Why women are driven from academic research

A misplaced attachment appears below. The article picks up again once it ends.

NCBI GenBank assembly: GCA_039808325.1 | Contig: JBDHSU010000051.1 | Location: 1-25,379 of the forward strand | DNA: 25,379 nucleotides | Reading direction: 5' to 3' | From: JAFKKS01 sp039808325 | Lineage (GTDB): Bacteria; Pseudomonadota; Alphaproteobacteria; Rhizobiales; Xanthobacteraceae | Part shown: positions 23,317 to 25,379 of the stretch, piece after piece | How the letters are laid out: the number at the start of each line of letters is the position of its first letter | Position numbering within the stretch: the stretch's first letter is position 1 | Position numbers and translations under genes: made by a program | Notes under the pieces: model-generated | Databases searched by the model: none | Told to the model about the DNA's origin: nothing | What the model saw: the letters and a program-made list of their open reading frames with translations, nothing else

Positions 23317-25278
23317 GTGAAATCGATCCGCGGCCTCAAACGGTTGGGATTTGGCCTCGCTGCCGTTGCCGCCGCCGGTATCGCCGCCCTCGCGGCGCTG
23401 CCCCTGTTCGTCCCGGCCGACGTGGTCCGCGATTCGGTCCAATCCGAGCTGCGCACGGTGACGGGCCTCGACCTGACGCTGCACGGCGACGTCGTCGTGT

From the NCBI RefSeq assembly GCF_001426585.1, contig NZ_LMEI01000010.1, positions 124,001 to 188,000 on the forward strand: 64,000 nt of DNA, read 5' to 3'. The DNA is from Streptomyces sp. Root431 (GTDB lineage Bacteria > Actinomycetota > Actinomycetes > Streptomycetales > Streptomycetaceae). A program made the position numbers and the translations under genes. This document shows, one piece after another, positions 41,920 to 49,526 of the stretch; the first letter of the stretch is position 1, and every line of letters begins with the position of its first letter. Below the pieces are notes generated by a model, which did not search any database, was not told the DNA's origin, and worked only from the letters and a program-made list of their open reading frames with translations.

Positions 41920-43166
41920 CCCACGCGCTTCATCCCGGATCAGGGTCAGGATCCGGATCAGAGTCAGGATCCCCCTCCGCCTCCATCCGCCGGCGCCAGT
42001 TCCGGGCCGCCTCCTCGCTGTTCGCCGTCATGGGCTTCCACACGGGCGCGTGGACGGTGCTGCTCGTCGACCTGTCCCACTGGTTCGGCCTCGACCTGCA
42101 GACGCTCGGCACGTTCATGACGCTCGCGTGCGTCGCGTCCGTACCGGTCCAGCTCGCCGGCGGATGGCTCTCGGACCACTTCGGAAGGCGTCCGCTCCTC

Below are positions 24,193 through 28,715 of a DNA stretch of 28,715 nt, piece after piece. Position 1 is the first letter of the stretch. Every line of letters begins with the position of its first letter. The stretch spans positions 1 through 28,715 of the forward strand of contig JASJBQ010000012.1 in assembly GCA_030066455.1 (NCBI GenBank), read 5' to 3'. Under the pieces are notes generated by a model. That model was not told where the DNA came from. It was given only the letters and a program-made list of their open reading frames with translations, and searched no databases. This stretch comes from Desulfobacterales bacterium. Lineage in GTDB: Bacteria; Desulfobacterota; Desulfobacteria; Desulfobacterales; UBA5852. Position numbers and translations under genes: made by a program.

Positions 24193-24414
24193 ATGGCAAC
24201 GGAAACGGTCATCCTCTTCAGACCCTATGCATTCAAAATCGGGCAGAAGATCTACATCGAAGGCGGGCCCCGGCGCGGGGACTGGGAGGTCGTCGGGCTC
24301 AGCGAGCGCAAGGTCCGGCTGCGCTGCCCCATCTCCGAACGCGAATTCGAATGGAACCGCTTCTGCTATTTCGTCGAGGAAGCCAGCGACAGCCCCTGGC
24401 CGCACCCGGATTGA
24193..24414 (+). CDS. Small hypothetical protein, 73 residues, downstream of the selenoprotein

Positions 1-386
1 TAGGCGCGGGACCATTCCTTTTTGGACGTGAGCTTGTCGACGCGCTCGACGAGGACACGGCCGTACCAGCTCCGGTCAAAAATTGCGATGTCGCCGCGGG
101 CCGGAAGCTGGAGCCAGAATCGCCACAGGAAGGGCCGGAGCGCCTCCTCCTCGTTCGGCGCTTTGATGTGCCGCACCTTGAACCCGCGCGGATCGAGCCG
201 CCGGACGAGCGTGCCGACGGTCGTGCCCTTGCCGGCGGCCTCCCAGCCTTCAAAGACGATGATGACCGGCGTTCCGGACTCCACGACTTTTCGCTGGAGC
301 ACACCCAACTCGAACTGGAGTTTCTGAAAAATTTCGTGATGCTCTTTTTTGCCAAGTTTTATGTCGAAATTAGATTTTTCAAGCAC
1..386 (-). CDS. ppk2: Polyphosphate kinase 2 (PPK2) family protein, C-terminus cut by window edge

“The number of women studying science and engineering at undergraduate and postgraduate levels has increased markedly in recent decades.” says the webiste Oikos. ” However females have lower retention rates than males in these fields, and perform worse on average than men in terms of promotion and common research metrics. Two key differences between men and women are the larger role that women play in childcare and house work in most families, and the narrower window for female fertility. Here we explore how these two factors affect research output by applying a common ecological model to research performance, incorporating part-time work and the duration of career prior to the onset of part-time work. The model parameterizes the positive feedback between historical research Continue reading “Why women are driven from academic research”